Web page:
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The departments of Pediatric Physical Therapy and Exercise Physiology and the Pediatric Orthopedics of Wilhelmina Children's Hospital, University Medical Center Utrecht, The Netherlands, published in 2007 a study that collected data on the response to exercise and muscle strength of healthy children and adolescents and compared it with their peers with achondroplasia.

The study subjects were 7 boys and 10 girls with achondroplasia with a mean age of 11.8 years that performed a maximal treadmill exercise. The research team concluded at that point:

"The exercise capacity of the subjects with achondroplasia was significantly reduced compared with age and sexmatched reference values for the general population. Their reduced exercise capacity cannot be explained by their smaller height because no significant correlation was found between these two variables.

In fact, these children showed a significantly increased exercise capacity(...), which is a result of a higher muscle mass for a given height compared with healthy subjects. (...). The increased ventilatory equivalent for oxygen uptake showed that subjects with achondroplasia have to ventilate more (higher breathing frequency) for the uptake of 1 liter of oxygen compared with age- and sex-matched reference values. This might be caused by the reduced vital capacity."

Vital capacity is the maximum amount of air a person can expel from the lungs after a maximum inhalation. It is equal to the sum of inspiratory reserve volume, tidal volume, and expiratory reserve volume)..

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"A lower tidal volume is thus compensated with a higher breathing frequency and a higher ventilation of alveolar death space and thus a lower ventilatory efficiency. Moreover, the reduced oxygen pulse of the patients showed that they have a higher heart rate for a given oxygen uptake compared with age- and sex-matched reference values. This implies that they have a reduced cardiac stroke volume during exercise as a result of their smaller thoracic volume.

Children with achondroplasia showed reduced muscle strength in almost all muscle groups compared with age- and sex-matched reference values.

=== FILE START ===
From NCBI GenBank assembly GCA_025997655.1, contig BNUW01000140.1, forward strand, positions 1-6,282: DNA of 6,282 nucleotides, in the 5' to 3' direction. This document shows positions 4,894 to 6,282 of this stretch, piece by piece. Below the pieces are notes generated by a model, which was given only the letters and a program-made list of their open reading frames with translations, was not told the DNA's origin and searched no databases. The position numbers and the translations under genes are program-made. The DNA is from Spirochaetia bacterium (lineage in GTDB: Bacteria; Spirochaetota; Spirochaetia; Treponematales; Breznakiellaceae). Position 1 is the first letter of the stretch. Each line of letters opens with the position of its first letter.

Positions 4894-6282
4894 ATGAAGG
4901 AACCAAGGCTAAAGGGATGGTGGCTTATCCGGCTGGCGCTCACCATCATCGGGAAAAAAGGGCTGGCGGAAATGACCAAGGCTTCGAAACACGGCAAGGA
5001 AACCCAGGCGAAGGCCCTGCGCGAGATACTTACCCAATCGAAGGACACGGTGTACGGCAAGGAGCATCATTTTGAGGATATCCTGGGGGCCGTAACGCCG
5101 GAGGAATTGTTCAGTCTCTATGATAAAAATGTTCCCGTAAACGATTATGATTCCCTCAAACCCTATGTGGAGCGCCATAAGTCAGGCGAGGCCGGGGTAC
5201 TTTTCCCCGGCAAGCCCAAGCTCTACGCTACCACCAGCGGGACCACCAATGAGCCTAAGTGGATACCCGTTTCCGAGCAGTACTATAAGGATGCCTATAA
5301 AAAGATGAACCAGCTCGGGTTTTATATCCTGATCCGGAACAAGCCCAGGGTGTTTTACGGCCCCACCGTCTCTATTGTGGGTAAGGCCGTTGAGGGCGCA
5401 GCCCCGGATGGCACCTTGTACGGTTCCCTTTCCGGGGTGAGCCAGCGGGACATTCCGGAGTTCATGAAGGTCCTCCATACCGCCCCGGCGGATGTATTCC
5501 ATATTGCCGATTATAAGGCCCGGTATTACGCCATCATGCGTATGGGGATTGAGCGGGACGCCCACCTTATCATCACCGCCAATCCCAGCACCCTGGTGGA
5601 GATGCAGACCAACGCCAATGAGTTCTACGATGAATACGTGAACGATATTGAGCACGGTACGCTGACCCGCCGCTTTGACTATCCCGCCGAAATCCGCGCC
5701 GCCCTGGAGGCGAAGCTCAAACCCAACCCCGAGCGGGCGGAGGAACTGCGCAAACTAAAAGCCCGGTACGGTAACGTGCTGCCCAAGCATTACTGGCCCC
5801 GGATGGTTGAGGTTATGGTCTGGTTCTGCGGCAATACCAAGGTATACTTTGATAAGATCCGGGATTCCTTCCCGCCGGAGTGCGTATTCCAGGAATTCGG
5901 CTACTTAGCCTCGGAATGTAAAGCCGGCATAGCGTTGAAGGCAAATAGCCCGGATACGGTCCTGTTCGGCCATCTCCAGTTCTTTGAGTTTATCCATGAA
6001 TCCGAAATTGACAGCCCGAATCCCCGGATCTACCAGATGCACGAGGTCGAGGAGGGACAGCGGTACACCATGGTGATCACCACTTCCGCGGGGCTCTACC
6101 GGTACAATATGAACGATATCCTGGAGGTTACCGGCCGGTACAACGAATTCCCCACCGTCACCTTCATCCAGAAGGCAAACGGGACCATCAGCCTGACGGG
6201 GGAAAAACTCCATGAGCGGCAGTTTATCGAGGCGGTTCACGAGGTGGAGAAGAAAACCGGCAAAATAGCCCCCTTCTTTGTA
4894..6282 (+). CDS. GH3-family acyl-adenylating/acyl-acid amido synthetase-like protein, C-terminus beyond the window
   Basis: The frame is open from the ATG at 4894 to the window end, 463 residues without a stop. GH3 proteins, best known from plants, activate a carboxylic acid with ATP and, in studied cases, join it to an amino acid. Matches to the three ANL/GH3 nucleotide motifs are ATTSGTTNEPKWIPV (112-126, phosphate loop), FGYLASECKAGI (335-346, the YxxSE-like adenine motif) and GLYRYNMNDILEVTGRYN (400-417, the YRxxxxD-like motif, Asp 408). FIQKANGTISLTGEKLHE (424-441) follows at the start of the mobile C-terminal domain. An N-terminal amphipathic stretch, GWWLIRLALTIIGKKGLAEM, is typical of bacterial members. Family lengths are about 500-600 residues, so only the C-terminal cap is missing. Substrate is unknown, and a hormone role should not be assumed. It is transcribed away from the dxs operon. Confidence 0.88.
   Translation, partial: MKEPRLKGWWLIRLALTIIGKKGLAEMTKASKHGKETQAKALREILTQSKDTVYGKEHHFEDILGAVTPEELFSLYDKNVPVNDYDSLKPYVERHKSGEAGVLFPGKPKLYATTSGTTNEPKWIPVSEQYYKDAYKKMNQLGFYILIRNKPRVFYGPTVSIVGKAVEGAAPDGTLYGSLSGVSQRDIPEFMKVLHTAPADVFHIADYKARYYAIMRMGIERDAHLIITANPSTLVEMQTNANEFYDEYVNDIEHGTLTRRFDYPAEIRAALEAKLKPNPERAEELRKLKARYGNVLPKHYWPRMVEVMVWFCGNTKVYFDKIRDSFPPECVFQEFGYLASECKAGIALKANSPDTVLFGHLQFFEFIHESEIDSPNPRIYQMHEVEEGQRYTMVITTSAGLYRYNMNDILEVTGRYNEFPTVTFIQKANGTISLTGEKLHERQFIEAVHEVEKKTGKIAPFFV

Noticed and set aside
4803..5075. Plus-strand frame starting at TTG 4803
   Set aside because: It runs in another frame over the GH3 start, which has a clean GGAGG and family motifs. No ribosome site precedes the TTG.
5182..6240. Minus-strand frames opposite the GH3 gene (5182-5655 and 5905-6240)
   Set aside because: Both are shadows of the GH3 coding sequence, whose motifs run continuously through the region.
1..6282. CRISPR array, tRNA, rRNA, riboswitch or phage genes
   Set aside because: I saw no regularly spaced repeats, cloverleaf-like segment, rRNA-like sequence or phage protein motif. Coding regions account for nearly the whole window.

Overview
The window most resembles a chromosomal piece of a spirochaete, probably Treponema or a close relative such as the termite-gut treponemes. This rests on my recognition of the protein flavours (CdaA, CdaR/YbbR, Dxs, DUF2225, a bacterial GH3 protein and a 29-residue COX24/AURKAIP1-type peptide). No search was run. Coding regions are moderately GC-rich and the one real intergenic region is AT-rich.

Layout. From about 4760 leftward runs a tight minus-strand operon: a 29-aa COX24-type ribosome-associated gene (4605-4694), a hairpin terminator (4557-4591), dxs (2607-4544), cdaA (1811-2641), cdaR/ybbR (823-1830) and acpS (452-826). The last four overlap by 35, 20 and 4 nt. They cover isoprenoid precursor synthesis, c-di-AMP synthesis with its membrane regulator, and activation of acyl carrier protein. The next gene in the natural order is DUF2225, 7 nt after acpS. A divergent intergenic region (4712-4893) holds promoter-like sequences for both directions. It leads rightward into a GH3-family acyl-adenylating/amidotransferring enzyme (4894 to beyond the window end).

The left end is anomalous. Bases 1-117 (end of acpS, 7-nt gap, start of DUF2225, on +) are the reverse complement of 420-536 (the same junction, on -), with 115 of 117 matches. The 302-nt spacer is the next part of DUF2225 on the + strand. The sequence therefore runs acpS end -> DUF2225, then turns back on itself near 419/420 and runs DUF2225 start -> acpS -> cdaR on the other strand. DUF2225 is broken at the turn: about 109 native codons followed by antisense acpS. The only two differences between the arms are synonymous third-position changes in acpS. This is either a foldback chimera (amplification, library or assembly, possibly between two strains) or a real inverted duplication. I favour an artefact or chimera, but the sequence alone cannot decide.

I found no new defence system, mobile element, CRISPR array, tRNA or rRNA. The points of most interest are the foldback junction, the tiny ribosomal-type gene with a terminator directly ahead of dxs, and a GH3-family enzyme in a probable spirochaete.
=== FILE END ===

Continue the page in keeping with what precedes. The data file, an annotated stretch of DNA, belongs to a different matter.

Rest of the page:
Lower muscle strength may be caused by a decrease in muscle mass, by reduced neuromuscular coordination or by altered biomechanics. Because of the comparison with age- and sex-matched reference values, a lower muscle mass for their age could be an explanation for these results.  Another possible explanation for reduced muscle strength could be that their muscle tone is not optimal because of the relatively short bones in combination with relatively normal length of the muscles and other tissues in the extremities, causing relative muscle hypotonia and decreased muscle strength.  

The physical activity record showed that the achondroplastic children had a lower energy expenditure compared with the normative values for healthy children Moreover, the calculated energy expenditure was also lower compared with other studies from our country.

A  mean energy expenditure in healthy children is 8 megaJoules per day for girls and 9 for boys. The subjects with achondroplasia had a mean energy expenditure of 5.3 mega-Joules per day. However, because of their unique physique, the validity of the physical activity record is uncertain. (1megajoule=239 kcal)

One of the challenges we faced during this study was the choice of an appropriate comparison group. (...) Clinicians should review the energy balance of subjects with achondroplasia regularly because obesity is prevalent in this patient group. An appropriate activity program with acceptable physical activities should be developed to increase energy expenditure and improve exercise capacity."


  1. Takken, T., et al., Cardiopulmonary exercise capacity, muscle strength, and physical activity in children and adolescents with achondroplasia. J Pediatr, 2007. 150(1): p. 26-30.
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